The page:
When there’s no room for error
Combining data and probability theory to make decisions with precision
Marek Druzdzel, Associate Professor
In a perfect world, decisions would be made based on statistics and facts. Human bias would be removed from the decision-making process and replaced with objectivity and consistency. Even when faced with numerous variables, the correct decision would be made every single time.
In 2015, Marek Druzdzel founded BayesFusion, LLC., a company based on the revolutionary decision-making software he created more than two decades ago.
Druzdzel leads a research group for faculty and students interested in developing techniques and systems that support decision-making under uncertainty. The software he created in 1995, called GeNIe and its Application Programmer’s Interface, SMILE (Structural Modeling, Inference, and Learning Engine) analyzes how the probability that a theory is true is affected by a new piece of evidence. SMILE is a reasoning engine for graphical models, such as Bayesian networks, influence diagrams, and structural equation models. A second generation of this software was released in 2000, and this newest version includes equation-based models and learning.
There are numerous fields that present challenges to the decision-making process. Take healthcare, for example. Healthcare professionals have used GeNIe and SMILE for over 20 years in a variety of situations; from diagnosing liver disorders, to determining the optimal follow-up schedule for cervical cancer patients, and predicting the success in diseases such as inflammatory bowel disease and acute pulmonary hypertension.
Just as humans have symptoms that indicate health disorders, machines share warning signs before they break. By calculating the probabilities of possible equipment failures, SMILE has been used to create optimal maintenance schedules for diesel locomotives, medical devices, database servers and other machines.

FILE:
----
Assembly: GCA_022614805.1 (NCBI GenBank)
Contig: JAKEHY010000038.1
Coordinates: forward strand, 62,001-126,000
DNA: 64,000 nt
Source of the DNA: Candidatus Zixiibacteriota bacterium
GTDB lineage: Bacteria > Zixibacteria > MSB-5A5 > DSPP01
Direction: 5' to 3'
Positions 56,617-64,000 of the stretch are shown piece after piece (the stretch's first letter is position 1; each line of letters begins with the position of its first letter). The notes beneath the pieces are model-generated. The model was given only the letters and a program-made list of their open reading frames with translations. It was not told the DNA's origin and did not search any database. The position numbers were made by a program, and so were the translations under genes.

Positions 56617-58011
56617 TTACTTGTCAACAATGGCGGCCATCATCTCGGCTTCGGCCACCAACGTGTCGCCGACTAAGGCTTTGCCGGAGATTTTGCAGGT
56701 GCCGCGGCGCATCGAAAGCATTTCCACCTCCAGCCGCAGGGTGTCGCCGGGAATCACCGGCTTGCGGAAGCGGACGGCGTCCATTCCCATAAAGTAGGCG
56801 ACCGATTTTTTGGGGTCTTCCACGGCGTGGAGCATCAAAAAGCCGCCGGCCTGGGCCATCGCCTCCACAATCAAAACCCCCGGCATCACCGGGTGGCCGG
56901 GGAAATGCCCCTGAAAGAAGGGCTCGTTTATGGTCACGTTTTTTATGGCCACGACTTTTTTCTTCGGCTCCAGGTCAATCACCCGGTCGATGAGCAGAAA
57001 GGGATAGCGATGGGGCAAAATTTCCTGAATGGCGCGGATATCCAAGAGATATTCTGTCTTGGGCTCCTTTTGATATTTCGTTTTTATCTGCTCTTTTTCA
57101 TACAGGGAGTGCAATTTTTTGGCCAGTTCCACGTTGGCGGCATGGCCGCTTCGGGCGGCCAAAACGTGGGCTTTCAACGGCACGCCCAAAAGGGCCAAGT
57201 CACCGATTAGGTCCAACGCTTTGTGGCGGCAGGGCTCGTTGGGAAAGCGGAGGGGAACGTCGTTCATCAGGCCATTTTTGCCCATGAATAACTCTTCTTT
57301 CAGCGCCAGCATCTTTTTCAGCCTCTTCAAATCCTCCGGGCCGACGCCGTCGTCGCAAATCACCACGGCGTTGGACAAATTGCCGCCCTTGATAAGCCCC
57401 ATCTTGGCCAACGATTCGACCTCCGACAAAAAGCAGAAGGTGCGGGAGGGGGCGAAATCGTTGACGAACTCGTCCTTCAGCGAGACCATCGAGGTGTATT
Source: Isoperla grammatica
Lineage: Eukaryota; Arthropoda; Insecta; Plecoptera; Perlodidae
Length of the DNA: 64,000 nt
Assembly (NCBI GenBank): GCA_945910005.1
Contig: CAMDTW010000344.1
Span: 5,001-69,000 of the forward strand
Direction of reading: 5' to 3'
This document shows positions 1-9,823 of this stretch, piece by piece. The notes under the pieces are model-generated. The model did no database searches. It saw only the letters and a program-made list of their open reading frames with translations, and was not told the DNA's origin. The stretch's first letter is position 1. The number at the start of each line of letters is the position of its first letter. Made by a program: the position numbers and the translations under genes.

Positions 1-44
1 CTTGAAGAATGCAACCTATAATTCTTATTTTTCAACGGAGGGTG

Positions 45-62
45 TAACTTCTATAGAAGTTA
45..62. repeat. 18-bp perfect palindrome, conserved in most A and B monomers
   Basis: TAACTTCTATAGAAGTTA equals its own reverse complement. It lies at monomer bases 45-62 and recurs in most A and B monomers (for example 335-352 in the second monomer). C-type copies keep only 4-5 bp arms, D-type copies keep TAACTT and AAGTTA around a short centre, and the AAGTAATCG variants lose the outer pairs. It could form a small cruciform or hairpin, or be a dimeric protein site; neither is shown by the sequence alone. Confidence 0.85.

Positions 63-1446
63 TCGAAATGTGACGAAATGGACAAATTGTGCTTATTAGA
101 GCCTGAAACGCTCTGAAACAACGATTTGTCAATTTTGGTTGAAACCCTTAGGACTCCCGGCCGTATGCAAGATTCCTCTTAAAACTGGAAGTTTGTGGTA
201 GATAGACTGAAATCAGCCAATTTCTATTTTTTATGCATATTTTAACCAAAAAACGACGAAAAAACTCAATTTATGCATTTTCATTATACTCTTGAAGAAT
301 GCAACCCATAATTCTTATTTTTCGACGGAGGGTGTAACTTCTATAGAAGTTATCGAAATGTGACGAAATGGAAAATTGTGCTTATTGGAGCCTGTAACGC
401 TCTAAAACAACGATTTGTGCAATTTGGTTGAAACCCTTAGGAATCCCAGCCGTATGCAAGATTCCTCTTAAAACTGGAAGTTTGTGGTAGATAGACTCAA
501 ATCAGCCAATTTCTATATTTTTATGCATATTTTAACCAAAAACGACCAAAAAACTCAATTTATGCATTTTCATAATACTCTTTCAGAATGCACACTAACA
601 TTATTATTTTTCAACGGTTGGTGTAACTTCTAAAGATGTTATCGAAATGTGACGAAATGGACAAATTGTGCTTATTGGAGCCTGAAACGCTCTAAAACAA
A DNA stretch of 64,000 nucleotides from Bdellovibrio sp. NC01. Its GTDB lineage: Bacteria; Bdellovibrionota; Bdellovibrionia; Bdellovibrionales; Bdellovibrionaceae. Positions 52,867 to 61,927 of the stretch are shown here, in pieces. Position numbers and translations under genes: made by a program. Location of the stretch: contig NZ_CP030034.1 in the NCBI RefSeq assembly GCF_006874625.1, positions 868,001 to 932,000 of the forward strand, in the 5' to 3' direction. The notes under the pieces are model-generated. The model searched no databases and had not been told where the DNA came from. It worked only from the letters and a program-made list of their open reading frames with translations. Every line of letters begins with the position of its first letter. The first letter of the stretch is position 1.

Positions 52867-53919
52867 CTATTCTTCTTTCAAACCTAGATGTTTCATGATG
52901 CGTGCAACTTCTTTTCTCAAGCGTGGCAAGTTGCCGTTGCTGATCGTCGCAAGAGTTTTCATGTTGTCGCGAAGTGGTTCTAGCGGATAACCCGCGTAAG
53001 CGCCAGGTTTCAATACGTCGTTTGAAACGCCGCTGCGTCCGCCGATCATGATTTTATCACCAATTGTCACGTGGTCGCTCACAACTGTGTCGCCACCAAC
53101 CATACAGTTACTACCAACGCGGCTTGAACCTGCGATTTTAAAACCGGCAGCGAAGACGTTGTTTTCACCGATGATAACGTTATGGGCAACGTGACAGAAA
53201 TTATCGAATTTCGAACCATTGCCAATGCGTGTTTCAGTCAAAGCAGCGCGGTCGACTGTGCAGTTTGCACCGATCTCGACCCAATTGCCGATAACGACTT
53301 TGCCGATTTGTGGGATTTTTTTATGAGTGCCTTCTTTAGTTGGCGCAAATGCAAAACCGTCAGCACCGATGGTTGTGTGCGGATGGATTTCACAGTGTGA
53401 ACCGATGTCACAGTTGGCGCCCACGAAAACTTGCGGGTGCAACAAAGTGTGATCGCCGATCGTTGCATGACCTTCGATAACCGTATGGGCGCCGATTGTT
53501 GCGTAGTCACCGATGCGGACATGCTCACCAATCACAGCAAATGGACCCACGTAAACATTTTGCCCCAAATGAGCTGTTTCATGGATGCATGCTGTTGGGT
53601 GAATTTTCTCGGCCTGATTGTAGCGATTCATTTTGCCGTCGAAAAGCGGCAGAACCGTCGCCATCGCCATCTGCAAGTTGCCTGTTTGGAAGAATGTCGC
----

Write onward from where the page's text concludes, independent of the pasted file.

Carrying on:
From the diagnosis of leaks in water supply networks to the prognosis of the energy output of wind farms, the applications for this software are endless.
Druzdzel started BayesFusion, LLC after obtaining an exclusive license for GeNIe and SMILE from the University of Pittsburgh. By taking the software to the private sector, he can hire programmers to focus on the implementation and documentation. He plans to continue offering the software to the academic community at no charge.
Professors at universities around the world currently use this software in their classrooms. Druzdzel’s students use GeNIe and SMILE to play with their ideas and expand upon the concepts he teaches in class.
Druzdzel believes it’s essential to provide his students with encouragement and personal attention. That teaching philosophy might have been part of the reason he received the Chancellor’s Distinguished Teaching Award in 2007, which is the highest award the university gives for teaching.
Probabilistic and decision-theoretic methods in decision support systems, user interfaces to decision support systems, interactive and mixed-initiative systems for support of strategic planning within organizations
NIH, NSF, DARPA, AFOSR
“When you teach something that is not too far from your research, you are really on the cutting edge. It’s also really cool when you can show some of the things that are happening in the world.”
Marek Druzdzel is an associate professor at the University of Pittsburgh’s School of Computing and Information. To learn more about his research, click here. http://www.pitt.edu/~druzdzel